Recent posts of particular interest to me:
- Stopping International Tax Avoidance: What Are the Best Alternatives?
- Bob Kuttner’s “Debtors’ Prison”
- Kuttner Responds!
- Sequester Watch, #5
- Apple on the Hill: What Can be Learned from Yesterday’s Hearing
- SNAP Rolls: They’re Elevated for a Reason
- Immigration Reform: Stand Down, IT Lobbyists!
The original working title for this post was, “Pardon me, have you seen my balls? I can’t seem to find them anywhere.” Too long though so I shortened it up. (I am of course referring to my fellow Democrats in DC. More on why I’m hanging this “sequestration fail” on them below.)
The subject matter is air traffic controllers. More specifically, the House and Senate voting to end sequester-imposed furloughs of air traffic controllers. Nobody likes flight delays. Nobody likes the thought of compromising air travel safety. It’s good that they’re back to work. It’s selective fixes to sequestration that should give us pause. Jared Bernstein sized the situation up last Friday:
You choose: is [the bipartisan vote to end sequester-imposed furloughs] support to mitigate one of the noxious effects of sequestration, which I and others have been tracking? Or is it papering over the high-visibility stuff that affects the affluent while lots of other budget bleeding goes on beneath the radar?
I choose the latter. While the annoyance of flight delays caught the attention of elected officials, businesspeople and other frequent flyers, lots of other, less advantaged Americans will continue to feel the pain of the sequester due to cuts in a variety of programs.
Exactly. There’s more than a little “So long as I get mine the rest of you can go to hell.” element to this. Charlie Pierce:
Bruce Bartlett with a good post at Economix about the path to the sequester, The Worst Possible Way to Cut Spending. The gist of it is, “If you stop to think about it for a minute, why is anyone surprised things turned out as they did?”
Now that we are counting up the days of the sequester instead of counting down, it would be a good time to cast blame. And my candidate is President Obama.
I’m not blaming Obama for the reasons that Bob Woodward came up with in his fantasyland. I am blaming President Obama and his administration for trying to be cute and clever rather than telling the public the truth about the economic crisis. The result is that the vast majority of the public, and virtually all of the reporters and pundits who deal with budget issues, does not have any clue about where the deficit came from and why it is a virtue rather than a problem.
The basic story is incredibly simple. Demand from the private sector collapsed when the housing bubble burst. We lost $600 billion in annual demand due to residential construction falling through the floor. We will not return to normal levels of construction until the vacancy rates return to normal levels. Vacancy rates are still near post-bubble record highs.
From Ezra Klein’s This is why Obama can’t make a deal with Republicans:
My column this weekend is about the almost comically poor lines of communication between the White House and the Hill. The opening anecdote was drawn from a background briefing I attended with a respected Republican legislator who thought it would be a gamechanger for President Obama to say he’d be open to chained CPI — a policy that cuts Social Security benefits — as part of a budget deal.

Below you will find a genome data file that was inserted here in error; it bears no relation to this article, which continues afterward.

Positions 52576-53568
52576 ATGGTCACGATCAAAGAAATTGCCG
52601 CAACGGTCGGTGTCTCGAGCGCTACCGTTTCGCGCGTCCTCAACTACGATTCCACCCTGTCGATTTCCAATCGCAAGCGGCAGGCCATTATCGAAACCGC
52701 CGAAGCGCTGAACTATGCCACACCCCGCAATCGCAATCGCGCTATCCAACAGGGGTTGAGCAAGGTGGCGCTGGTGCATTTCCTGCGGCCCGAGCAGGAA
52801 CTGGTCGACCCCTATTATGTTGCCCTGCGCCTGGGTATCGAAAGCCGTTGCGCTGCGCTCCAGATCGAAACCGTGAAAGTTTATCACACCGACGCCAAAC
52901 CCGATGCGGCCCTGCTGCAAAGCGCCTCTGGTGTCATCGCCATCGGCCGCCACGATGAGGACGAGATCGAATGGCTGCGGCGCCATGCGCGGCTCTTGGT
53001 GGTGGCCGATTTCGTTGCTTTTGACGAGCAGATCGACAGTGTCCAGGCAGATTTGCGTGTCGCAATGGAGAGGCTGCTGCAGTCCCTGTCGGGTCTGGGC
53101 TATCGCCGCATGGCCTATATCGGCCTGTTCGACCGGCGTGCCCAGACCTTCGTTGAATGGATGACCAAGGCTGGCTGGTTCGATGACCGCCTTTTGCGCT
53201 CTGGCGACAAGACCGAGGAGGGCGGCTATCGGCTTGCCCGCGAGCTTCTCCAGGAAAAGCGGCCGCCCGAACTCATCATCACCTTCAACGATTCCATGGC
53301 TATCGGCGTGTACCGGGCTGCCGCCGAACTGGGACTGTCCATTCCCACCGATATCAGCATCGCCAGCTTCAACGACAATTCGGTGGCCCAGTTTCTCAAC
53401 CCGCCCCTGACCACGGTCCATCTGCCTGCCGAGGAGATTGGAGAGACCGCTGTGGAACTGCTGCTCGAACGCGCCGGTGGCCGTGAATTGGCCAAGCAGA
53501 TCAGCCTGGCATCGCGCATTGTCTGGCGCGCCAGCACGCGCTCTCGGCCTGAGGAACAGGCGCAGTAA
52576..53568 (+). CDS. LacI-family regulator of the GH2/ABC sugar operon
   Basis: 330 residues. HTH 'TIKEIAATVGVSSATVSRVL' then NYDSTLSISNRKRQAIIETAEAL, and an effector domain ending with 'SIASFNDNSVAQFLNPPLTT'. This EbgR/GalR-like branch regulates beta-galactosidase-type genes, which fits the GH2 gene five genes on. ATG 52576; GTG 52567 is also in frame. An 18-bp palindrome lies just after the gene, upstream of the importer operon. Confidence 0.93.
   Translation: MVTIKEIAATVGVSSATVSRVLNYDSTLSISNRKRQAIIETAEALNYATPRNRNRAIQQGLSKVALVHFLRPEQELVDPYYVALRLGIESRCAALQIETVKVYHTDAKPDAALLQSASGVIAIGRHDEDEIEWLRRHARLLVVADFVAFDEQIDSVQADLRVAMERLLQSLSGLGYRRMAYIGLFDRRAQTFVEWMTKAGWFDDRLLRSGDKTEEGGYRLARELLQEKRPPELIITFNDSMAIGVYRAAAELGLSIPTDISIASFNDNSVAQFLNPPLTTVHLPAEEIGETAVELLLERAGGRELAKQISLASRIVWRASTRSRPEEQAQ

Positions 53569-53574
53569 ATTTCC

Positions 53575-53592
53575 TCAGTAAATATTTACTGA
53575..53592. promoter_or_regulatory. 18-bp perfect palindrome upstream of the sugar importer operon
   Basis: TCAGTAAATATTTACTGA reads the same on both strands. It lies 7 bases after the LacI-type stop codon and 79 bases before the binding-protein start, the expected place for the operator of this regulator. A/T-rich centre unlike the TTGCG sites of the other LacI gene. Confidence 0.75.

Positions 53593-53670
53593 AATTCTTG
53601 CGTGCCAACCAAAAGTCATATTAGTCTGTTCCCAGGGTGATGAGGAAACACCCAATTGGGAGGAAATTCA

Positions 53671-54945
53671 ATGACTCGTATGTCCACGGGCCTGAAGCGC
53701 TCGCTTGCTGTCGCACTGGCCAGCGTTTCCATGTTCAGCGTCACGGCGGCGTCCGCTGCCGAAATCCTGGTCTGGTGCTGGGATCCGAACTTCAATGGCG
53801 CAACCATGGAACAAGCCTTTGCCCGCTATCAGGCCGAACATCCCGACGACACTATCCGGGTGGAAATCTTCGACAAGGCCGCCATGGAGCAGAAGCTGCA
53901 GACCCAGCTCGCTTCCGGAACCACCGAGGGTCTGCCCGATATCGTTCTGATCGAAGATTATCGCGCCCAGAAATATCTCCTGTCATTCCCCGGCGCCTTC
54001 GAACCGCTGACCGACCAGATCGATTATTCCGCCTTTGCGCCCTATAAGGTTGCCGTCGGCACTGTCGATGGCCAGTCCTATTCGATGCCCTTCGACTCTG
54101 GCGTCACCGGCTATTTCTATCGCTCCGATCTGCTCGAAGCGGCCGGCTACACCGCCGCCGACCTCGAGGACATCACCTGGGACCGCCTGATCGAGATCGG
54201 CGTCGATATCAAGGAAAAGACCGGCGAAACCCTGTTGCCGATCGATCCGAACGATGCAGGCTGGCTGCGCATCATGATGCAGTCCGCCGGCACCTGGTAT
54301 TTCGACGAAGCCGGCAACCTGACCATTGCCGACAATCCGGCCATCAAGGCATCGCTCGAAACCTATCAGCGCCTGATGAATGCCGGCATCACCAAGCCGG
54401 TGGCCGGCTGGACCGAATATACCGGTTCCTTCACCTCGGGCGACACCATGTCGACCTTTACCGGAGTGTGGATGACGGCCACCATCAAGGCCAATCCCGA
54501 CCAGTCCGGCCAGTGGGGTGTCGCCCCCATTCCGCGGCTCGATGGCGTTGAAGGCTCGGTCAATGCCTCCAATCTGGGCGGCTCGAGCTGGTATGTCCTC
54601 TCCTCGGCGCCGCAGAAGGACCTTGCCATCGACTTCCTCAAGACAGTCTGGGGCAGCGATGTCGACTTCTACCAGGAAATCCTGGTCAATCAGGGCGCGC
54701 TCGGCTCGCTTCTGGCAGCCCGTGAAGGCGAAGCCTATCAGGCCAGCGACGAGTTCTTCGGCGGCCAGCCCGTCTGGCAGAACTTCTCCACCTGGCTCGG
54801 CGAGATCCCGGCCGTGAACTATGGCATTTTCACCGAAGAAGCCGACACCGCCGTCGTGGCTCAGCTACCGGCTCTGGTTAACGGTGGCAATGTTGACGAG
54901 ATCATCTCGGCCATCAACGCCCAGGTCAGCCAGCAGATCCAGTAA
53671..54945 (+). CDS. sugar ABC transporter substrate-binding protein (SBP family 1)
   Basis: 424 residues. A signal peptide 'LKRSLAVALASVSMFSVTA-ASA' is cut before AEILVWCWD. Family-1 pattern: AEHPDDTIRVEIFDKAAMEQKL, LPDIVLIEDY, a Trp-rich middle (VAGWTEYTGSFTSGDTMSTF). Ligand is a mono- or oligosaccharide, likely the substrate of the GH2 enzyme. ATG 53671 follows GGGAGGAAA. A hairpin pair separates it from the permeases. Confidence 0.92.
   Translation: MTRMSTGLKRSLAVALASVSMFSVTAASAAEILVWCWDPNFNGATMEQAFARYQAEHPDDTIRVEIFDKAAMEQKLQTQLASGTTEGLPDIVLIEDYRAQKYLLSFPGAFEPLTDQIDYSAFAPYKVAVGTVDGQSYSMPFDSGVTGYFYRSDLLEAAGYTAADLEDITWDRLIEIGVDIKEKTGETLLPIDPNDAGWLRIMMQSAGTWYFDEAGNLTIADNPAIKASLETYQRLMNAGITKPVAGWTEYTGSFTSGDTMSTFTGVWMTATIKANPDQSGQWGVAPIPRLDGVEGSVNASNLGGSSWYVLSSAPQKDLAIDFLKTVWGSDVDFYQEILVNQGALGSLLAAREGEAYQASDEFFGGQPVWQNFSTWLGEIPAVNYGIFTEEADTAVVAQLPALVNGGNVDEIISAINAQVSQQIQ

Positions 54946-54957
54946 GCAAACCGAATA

The only problem? Obama has said he’s open to chained CPI as part of a budget deal. And this isn’t one of those times where the admission was in private, and we’re going off of news reports. It’s right there on his Web site. It’s literally in bold type. But key GOP legislators have no idea Obama’s made that concession.
There you have it. Obama offers the opposition one of their must haves – and does it in plain sight for all to see – and they’re not even aware of it. Willful ignorance is only part of the problem however. Continue reading
Dylan Matthews at Wonkblog provides a link to the Office of Management and Budget’s account-by-account cuts resulting from sequestration.
(Matt Taibbi notes that Citigroup took more in bailout money from the Fed in January 2009, >$100B, than the entire $85B in sequestration cuts. That’s not to say that sequestration amounts are minor but that the Fed shelled out an insane amount of bailout money to big banks.)
If you’re interested in how sequestration is likely to play out watch Jared Bernstein’s interview with Richard Kogan. Here’s Jared’s intro:
When I want to understand the details of how the automatic cuts known as sequestration are likely to play out, I think “Richard Kogan.” And I’m lucky enough to be able to walk down the hall and cajole him into sharing his deep, institutional knowledge with us.
As a defense contractor I have some insight into how sequestration is likely to affect our business. (I talk regularly with program managers and business development people at work.) Kogan’s comments are entirely consistent with my experience.
From the NY Times, Austerity Kills Government Jobs as Cuts to Budgets Loom:
The chart is a bit difficult to read here. Click through to the article for a better view. The bottom line: Contrary to what you may be hearing in the popular press and around the watercooler, government
spending investment and consumption* has contracted over the past several years – almost 5% over the past two years. That contraction is one of the reasons for the anemic economic recovery since The Great Recession kicked in. Doubling down on those cuts will only exacerbate the problem. From the article (emphasis added):